Fort Worth, Texas,
18
February
2015
|
05:44 PM
America/Chicago

The tooth and nothing but the tooth

10 things parents should know during National Children’s Dental Health Month

The earlier parents introduce tooth brushing to their child, the earlier a habit of taking care of his or her teeth begins.

“Proper dental care actually begins before the baby’s first tooth appears,” said Tonya Fuqua, DDS, director for the Save a Smile program, led by Cook Children’s. “As soon as the baby’s born, it’s extremely important to make sure that parents begin wiping the child’s mouth and gums with a nice clean baby wash cloth. The cloth should be soft and easy to get wet.”

The early cleaning with the cloth removes any remaining milk from babies’ mouths and helps them become accustomed to something going in their mouth for cleaning. So when babies begin getting teeth and brushing starts, they will be used to the parents placing their hands in the mouth for brushing.

Once you see the first baby tooth, you can begin using a toothbrush. You aren’t doing a lot, but you are introducing that feel of the bristles in the mouth so that as the baby develops more teeth, he or she will be used to a toothbrush in the mouth. Make sure you are using a soft bristled, age appropriate toothbrush. As your child has more teeth, a routine should be established of brushing two times a day, the morning and at bedtime. Dr. Fuqua gave us 10 other helpful tips parents should know about when caring for their child’s teeth:

  1. Know the rules of twos. You should always brush your children’s teeth twice a day – every morning and every night for two minutes, regardless of how many teeth are in his or her mouth.
  2. Did you know: A baby should never be put to bed with a bottle or sippy cup filled with anything other than water.
  3. When should you schedule your first dental appointment? Find a dental home and take your child to the dentist by age 1 or earlier if you notice problems.
  4. How dangerous is tooth decay (cavities)? Tooth decay (cavities) are the No. 1 long-lasting disease in young children – even more than asthma.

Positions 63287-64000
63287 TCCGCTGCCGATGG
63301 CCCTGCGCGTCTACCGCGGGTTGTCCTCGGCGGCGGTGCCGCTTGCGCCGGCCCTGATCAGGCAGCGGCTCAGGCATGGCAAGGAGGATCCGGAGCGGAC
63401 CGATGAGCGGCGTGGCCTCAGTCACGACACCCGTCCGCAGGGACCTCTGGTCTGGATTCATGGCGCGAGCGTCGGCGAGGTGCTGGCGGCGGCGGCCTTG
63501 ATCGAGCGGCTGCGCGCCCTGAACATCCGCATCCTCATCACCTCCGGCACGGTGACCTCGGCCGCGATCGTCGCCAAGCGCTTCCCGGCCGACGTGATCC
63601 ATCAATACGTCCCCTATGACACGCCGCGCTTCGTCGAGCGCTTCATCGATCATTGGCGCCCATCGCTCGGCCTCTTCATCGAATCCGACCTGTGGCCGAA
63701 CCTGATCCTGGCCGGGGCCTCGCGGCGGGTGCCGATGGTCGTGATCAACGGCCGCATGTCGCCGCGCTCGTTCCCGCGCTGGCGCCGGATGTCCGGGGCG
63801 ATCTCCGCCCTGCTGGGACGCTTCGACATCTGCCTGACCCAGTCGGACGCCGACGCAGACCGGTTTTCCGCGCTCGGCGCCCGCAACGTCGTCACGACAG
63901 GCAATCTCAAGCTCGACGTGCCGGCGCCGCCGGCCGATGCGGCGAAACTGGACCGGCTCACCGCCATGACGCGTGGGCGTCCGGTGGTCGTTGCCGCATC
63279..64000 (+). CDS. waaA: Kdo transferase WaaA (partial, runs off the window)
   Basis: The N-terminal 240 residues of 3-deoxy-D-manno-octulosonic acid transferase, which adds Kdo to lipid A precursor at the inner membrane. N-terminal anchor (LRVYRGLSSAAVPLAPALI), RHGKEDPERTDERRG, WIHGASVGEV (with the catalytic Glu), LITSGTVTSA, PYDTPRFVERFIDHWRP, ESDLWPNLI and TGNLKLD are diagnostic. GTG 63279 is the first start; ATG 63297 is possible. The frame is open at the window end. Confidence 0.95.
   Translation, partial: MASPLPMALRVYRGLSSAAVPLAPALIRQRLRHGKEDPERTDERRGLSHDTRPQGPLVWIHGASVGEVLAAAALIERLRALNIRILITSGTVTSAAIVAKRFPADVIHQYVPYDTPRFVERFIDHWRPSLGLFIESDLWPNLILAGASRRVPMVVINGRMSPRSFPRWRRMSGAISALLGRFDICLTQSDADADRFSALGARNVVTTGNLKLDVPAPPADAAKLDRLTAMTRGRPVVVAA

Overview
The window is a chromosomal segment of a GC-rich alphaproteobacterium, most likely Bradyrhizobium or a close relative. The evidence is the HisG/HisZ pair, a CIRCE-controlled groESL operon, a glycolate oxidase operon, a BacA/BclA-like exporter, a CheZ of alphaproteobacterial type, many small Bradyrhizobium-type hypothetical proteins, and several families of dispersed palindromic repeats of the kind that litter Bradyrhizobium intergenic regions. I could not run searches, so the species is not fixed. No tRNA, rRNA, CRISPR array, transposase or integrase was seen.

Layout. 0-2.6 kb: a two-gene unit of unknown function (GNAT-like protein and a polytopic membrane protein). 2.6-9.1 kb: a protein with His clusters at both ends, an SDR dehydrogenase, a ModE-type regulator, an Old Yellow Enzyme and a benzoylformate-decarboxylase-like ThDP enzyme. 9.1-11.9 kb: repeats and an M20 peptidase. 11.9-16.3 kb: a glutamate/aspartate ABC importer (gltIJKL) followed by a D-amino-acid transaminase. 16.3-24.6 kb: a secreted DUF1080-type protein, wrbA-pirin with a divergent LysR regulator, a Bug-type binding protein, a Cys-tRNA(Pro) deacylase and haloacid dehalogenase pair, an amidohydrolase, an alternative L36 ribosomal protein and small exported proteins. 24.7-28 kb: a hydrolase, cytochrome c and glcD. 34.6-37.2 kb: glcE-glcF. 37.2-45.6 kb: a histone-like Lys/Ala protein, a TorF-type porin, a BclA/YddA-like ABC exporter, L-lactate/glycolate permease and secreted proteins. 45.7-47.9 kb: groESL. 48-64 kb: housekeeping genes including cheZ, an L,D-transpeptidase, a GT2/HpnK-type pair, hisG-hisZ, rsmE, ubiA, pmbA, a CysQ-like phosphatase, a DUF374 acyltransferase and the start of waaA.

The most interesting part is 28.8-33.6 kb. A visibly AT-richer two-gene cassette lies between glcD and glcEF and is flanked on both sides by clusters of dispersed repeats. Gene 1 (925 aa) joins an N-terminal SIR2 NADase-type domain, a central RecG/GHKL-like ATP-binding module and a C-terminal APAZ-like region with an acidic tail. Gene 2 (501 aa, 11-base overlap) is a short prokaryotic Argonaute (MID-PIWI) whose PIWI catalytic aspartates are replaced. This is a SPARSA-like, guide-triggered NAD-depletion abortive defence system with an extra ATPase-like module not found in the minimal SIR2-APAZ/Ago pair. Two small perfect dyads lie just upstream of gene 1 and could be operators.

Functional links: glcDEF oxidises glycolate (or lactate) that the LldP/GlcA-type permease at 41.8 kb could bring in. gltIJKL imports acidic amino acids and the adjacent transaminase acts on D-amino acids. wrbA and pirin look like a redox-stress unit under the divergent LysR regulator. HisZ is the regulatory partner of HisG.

5. Can you catch a cavity? Germs that cause tooth cavities can be passed from parent or caregiver to a child. Choosing healthy behaviors from an early age will help prevent tooth decay (cavities) and improve a child’s overall health throughout his or her lifetime.
  6. How do you prepare your child for visiting the dentist? Read your child a book about going to the dentist, schedule a tour of the offices before the first visit and role play at home on what to expect for the visit.
  7. How long should you supervise your child’s brushing and flossing? As general rule, keep up with your child’s brushing and flossing activity until he or she is about 9 years old.
  8. Which toothbrush should you get for your child? Choose a soft or extra soft toothbrush with the right size handle and head for his or her mouth.
  9. How often should a toothbrush be changed? Every 3 to 4 months, when the bristles become worn or after there has been an illness.
  10. What toothpaste should you use for your child? Use a rice-sized smear of fluoride toothpaste when the first tooth appears around 6 months until age 3. Then use a pea-size amount of fluoride toothpaste.

For more information:

The Children's Oral Health Coalition is working hard in the community to educate parents on the importance of caring for their children’s mouth and the impact their children’s oral health can have on their overall health. Find dental health resources here.

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